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I have recently moved to a MacBook Pro, which has meant leaving my beloved JBuilder 2005 behind. Since there is no such thing any more (AFAIK) as a free JBuilder, I'm having to choose a new IDE.

I can't live with the code-formatting of Eclipse (yes, I know, it can be customised up the wazoo, but the fact that it will NOT respect my inserted returns means I can't live with it) so I'm seriously considering NetBeans.

However, I can't find any way of getting it to build a double-clickable Mac application! (I used to use XCode for this step, but it seems that XCode no longer wants to know about Java...) I cannot be the first person who's wanted to do this...can anyone help me with advice as to how to go about it?

Grateful thanks in advance

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Just as an aside: It's possible to make Eclipse respect your inserted returns, too :-) Java > Code Style > Formatter > Line Wrapping > Never join lines. And maybe additionally: Blank Lines > Number of empty lines to preserve = 99 –  Chris Lercher Apr 1 '10 at 22:08
    
Thanks for this, but obviously I have conflicting settings elsewhere, since neither of these makes the difference I need: my code is still being formatted very strangely. What I really liked about JBuilder was that it respected the newlines I entered, which meant I had the ultimate control. Yeah, I know, I shouldn't be so fussy about my source formatting, but I am :) –  skiaddict1 Apr 1 '10 at 22:57
    
That's very understandable, I am too. –  Chris Lercher Apr 1 '10 at 23:20

2 Answers 2

up vote 0 down vote accepted

If what you want to do is create a java application that the user can launch by double clicking on a Mac, all you have to do is package the app in a jar and ensure that the jar's manifest (META-INF/MANIFEST.MF) includes a line like Main-Class: MyStartClass, giving the class of your app that contains the main method that launches the app.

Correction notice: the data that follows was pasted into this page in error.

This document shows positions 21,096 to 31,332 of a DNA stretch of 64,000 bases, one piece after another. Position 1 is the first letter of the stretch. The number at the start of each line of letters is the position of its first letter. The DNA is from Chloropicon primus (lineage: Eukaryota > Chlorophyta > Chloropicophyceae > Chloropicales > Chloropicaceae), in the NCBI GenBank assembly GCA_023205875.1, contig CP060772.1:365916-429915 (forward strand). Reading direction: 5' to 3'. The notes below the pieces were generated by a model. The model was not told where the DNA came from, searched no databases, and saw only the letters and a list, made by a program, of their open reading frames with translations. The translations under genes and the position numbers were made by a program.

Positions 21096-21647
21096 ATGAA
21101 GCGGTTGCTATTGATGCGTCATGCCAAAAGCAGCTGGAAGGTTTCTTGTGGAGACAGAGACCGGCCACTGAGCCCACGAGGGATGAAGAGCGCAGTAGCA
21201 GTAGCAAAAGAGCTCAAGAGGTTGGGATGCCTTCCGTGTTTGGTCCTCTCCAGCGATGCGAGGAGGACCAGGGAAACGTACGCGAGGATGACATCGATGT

For more details, see: Bringing your Java Application to Mac OS X Part Three

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Many thanks for this and my apologies for responding so late...I expected to receive an email from SO if there were responses. Yes in the end I figured out something like this...did it all via ant with some pre-built files to stuff into the right places in the final bundle. –  skiaddict1 May 13 '10 at 21:49
    
If you don't mind, please accept my answer so I get the reputation credit. (Assuming you consider it correct.) –  Jason Jenkins May 14 '10 at 2:07
    
Sorry, I'm not yet used to the system in here :-) –  skiaddict1 May 15 '10 at 9:37

I had a similar issue and have moved to using Netbeans with the AppBuilder tool. Of course you need to make sure you install the latest version of the Java SDK. http://docs.oracle.com/javase/7/docs/technotes/guides/jweb/packagingAppsForMac.html

I also did some tweaking to the Ant build.xml file so I never have to modify it and can just copy it between projects. A nice modification I added also auto builds the .app file from within the IDE during a clean compile.

<target depends="wine-version" name="-post-jar" description="Run OSX AppBundler.">
    <bundleapp 
        name="${application.title}"
        displayname="${application.title}"
        identifier="net.sourceforge.darwine.x86"
        icon="winehq.icns"
        shortversion="WineApp-1.0 | ${wine.version}"
        copyright="${wine.license}"
        applicationCategory="public.app-category.utility"
        outputdirectory="${dist.dir}"
        mainclassname="${main.class}">
        <classpath file="${dist.jar}" />
        <option value="-Dapple.laf.useScreenMenuBar=true"/>
    </bundleapp>
</target>
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